For the last eight years, I have been reluctant to add my voice to the chorus of other young adult cancer survivors. I have a list of reasons, of course, but what held me back were the overwhelmingly negative experiences I had with my doctors, my family and my friends. There was no hero for me to lionize. Cancer stories need heroes and happy endings because the details of the patient experience are too bleak on their own. Rare is the person who want to delve into that darkness.
In keeping silent, I have harmed myself and I have harmed others who also had a negative experience. I have been enforcing the cultural narrative of the grateful, positive cancer patient who finds happiness at the end of the rainbow. On paper, it does not appear that cancer slowed me down at all. I appear successful, possibly even accomplished. The truth is that I have a career that I do not want anymore, one that is psychologically painful to continue to do on some days because I feel stifled, bored, and like I am wasting my time. I have chest pains in the office, am grinding the hell out of my teeth, and feel generally depressed when I have to be there.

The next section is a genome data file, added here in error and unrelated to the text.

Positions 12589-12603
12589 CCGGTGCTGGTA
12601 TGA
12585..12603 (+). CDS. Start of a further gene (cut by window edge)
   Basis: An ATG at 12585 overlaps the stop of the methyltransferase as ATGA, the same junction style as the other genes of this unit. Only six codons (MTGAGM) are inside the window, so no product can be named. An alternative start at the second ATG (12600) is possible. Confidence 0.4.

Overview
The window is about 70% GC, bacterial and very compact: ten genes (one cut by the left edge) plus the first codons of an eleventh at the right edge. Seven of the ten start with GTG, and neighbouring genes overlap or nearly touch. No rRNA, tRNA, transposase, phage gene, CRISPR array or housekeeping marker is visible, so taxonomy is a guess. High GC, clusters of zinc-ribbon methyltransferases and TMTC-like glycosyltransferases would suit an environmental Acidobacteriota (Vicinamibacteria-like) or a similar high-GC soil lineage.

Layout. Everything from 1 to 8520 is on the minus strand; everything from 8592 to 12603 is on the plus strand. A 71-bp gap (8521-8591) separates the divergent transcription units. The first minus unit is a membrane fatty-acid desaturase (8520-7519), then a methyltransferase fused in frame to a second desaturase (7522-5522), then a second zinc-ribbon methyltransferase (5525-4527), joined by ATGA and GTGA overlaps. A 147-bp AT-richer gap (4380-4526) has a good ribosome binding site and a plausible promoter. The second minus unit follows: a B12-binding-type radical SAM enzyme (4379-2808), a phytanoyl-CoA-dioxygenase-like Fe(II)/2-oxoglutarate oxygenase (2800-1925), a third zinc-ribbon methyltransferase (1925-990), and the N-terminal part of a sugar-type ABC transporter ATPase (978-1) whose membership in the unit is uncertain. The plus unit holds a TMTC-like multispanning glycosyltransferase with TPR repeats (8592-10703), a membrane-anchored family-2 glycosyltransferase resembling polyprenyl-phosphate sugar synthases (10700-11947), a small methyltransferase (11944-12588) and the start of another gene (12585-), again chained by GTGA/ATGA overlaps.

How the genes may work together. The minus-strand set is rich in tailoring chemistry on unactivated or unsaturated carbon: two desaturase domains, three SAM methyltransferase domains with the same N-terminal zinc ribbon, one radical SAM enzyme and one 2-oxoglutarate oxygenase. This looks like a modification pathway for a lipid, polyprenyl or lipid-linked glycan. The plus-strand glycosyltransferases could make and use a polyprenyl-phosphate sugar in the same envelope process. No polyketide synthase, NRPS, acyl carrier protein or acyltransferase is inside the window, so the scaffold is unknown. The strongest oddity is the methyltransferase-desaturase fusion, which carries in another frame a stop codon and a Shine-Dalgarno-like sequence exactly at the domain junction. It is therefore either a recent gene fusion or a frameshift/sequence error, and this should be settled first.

My voice does not sing through my current work. My voice sings out in joy when I can talk and write about what matters to me. I have no voice when I am in that office; I am mimicking someone else’s voice and living their life. It’s not my life. I have put events into motion to get new training and start a new career where I will use my voice. In the meantime, I will use my voice to tell my story and the many threads that continue to spring from it. I am here and now the voice that is flowing out of my fingertips is mine and mine alone.